My sister Gretchen did the art work and my youngest sister Libby designed the layout for the cover. I had been talking to a couple of artists about doing the cover artwork, but things were moving pretty slowly. When I told Gretchen about the delays, she asked me what I wanted. I told her that I envisioned a campfire made with bones instead of wood and bats coming out of the flames. Forty-five minutes later she emailed a sketch, exactly what I had in mind. She then refined it and added the trees and the vintage camper, and I love it. In real life, she is a landscape architect and arborist. Libby has a graphics business, so she did the titles and added the crosshatching around the art work. I was thrilled with the result.
Stephanie: What was the inspiration for your story?
Karen: We tent camped when our children were young and then got too busy as they grew older. Six or seven years ago, we decided we wanted to get back into camping but didn’t want to sleep on the ground anymore, so we purchased a used travel trailer. I was surprised a few years ago when I realized there were very few adult mysteries that take place in campgrounds.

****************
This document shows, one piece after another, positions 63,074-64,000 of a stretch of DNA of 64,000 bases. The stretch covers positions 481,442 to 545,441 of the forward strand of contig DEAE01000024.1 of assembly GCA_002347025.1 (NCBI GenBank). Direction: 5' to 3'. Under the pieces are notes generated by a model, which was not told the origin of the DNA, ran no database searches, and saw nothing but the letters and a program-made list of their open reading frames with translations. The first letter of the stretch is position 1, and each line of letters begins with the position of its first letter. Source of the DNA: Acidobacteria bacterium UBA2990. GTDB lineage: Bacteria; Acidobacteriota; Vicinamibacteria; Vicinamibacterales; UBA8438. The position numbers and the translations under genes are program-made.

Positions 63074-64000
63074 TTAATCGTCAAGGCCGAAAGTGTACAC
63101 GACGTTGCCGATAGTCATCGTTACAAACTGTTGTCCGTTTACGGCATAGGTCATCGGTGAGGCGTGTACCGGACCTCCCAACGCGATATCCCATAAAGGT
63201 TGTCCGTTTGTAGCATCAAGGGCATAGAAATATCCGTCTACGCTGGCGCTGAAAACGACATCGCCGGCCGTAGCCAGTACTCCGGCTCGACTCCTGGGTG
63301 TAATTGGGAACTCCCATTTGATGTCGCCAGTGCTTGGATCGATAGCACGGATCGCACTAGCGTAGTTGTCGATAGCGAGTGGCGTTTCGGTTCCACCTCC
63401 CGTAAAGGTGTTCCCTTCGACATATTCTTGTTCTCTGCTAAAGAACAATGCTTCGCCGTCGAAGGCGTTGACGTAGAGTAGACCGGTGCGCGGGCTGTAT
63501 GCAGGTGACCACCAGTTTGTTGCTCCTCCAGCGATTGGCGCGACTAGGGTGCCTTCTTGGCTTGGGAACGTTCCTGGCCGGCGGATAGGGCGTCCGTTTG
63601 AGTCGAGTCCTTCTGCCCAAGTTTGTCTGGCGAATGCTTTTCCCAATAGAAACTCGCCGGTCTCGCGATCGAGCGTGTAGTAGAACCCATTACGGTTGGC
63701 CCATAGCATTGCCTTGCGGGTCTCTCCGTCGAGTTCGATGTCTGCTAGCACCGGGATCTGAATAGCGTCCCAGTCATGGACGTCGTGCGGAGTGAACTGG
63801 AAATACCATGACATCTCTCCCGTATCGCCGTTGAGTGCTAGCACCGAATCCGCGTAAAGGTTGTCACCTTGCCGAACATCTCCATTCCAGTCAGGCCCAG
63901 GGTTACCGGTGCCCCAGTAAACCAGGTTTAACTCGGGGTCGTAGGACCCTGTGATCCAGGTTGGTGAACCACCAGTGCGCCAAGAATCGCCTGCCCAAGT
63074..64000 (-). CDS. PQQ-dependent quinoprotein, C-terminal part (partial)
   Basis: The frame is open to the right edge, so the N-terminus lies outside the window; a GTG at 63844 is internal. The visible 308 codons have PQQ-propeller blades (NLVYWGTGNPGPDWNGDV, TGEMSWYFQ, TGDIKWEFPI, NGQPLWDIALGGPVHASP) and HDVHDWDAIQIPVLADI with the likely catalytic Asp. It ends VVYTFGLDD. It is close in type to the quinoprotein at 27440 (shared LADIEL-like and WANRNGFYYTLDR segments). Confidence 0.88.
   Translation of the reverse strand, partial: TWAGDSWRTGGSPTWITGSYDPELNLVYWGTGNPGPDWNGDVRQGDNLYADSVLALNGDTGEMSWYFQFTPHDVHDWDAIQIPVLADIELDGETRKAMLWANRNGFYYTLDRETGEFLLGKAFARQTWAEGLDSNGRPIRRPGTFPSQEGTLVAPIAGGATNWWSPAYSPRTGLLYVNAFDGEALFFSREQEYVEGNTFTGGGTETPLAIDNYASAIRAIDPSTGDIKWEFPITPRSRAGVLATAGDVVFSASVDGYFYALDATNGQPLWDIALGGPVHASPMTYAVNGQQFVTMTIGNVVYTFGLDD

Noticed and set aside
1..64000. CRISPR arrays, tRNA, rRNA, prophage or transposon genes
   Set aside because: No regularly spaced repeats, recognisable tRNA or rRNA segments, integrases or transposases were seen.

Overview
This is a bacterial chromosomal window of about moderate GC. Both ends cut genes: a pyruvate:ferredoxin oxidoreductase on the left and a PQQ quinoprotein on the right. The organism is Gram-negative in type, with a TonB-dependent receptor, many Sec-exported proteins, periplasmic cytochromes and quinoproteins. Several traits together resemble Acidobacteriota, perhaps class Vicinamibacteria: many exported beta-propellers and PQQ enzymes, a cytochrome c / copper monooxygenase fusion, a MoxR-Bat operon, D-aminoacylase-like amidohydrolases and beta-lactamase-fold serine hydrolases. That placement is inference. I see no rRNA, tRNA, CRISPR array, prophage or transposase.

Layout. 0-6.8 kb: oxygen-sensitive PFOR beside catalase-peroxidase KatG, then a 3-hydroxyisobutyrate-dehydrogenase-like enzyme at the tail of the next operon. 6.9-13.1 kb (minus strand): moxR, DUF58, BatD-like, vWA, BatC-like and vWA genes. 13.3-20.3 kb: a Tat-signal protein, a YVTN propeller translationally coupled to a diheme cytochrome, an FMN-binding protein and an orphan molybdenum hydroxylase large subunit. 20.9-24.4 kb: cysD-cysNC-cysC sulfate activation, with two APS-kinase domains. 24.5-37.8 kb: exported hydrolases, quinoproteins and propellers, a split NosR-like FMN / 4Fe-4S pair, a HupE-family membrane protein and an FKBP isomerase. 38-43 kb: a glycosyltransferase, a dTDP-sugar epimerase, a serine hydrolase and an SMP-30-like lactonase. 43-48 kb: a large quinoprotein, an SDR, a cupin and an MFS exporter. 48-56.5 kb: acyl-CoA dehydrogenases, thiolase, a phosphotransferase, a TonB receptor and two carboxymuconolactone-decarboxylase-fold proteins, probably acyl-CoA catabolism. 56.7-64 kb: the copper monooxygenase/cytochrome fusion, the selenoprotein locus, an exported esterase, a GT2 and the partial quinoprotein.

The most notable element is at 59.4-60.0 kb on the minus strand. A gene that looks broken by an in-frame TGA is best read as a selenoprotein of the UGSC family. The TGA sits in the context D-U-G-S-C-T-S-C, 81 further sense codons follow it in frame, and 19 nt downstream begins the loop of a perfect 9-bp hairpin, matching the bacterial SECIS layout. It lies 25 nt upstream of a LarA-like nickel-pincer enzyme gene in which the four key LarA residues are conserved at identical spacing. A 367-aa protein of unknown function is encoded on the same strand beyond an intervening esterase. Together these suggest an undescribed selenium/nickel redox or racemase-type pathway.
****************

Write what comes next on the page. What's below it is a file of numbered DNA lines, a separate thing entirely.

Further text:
The nature of campgrounds is that most of the other campers are strangers and you never even learn their names. Yet you see them in pajamas on their way to the shower house, or coping with the many mishaps that befall RVers, or taking part in activities that may seem a little odd. It’s like getting a glimpse of someone on a passing train and trying to figure out what they are doing. It just seems like a natural setting for a mystery.
Some of the humor and some of suspense is provided by those same mishaps. There is nothing in my books that we haven’t experienced, observed, or heard around a campfire—except finding a body.
I also wanted my characters to be realistic senior citizens—neither decrepit and helpless nor trying too hard to be teenagers.
Stephanie: How long have you been a writer and what do you find most challenging about writing?